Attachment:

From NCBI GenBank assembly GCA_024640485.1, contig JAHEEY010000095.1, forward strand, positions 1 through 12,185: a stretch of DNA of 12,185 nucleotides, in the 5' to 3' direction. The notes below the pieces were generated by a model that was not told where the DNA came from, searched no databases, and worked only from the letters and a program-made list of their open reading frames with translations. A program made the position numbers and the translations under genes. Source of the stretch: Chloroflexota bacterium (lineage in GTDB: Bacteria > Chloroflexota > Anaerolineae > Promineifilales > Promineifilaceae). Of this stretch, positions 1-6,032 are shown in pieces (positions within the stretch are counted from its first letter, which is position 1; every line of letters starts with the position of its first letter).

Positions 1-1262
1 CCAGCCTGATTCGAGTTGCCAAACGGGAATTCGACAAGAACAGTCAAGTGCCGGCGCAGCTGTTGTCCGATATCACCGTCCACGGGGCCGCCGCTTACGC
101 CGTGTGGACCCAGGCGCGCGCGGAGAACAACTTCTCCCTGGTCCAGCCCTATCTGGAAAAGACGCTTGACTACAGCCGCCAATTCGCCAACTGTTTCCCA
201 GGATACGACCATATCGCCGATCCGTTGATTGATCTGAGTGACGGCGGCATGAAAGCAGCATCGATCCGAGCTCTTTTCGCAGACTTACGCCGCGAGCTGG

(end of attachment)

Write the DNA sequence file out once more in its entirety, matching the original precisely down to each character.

From NCBI GenBank assembly GCA_024640485.1, contig JAHEEY010000095.1, forward strand, positions 1 through 12,185: a stretch of DNA of 12,185 nucleotides, in the 5' to 3' direction. The notes below the pieces were generated by a model that was not told where the DNA came from, searched no databases, and worked only from the letters and a program-made list of their open reading frames with translations. A program made the position numbers and the translations under genes. Source of the stretch: Chloroflexota bacterium (lineage in GTDB: Bacteria > Chloroflexota > Anaerolineae > Promineifilales > Promineifilaceae). Of this stretch, positions 1-6,032 are shown in pieces (positions within the stretch are counted from its first letter, which is position 1; every line of letters starts with the position of its first letter).

Positions 1-1262
1 CCAGCCTGATTCGAGTTGCCAAACGGGAATTCGACAAGAACAGTCAAGTGCCGGCGCAGCTGTTGTCCGATATCACCGTCCACGGGGCCGCCGCTTACGC
101 CGTGTGGACCCAGGCGCGCGCGGAGAACAACTTCTCCCTGGTCCAGCCCTATCTGGAAAAGACGCTTGACTACAGCCGCCAATTCGCCAACTGTTTCCCA
201 GGATACGACCATATCGCCGATCCGTTGATTGATCTGAGTGACGGCGGCATGAAAGCAGCATCGATCCGAGCTCTTTTCGCAGACTTACGCCGCGAGCTGG